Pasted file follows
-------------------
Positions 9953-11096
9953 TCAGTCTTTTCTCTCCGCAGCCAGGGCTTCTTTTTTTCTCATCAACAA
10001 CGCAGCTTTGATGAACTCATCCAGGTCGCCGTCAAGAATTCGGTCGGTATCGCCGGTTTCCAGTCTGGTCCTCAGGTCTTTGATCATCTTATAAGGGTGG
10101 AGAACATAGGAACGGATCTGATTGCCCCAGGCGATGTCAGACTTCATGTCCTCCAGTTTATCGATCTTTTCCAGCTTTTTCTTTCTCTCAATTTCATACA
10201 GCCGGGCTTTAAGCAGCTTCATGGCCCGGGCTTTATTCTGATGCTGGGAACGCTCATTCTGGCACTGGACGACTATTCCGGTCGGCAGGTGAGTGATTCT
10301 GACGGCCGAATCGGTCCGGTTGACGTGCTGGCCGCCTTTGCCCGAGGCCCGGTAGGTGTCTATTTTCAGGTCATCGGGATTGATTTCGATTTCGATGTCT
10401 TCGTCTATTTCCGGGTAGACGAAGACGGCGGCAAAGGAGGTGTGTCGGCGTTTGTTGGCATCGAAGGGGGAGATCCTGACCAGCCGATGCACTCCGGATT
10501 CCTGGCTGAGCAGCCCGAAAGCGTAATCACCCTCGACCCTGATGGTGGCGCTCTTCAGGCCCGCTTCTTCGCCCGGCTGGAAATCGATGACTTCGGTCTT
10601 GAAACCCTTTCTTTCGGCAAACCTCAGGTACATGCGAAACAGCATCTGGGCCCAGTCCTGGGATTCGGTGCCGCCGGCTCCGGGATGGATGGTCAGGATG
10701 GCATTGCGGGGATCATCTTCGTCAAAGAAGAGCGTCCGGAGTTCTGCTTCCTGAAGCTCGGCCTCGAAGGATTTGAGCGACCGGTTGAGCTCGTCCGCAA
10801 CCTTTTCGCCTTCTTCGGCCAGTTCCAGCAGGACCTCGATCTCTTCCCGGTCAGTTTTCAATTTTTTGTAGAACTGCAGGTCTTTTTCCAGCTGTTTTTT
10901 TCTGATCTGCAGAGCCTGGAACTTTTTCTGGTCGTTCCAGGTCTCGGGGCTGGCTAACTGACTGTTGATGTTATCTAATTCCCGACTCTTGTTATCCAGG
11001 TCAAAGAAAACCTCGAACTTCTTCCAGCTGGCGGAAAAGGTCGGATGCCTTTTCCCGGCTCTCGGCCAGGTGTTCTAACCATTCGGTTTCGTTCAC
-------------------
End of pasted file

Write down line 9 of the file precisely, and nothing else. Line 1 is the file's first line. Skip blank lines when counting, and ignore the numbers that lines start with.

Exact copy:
10601 GAAACCCTTTCTTTCGGCAAACCTCAGGTACATGCGAAACAGCATCTGGGCCCAGTCCTGGGATTCGGTGCCGCCGGCTCCGGGATGGATGGTCAGGATG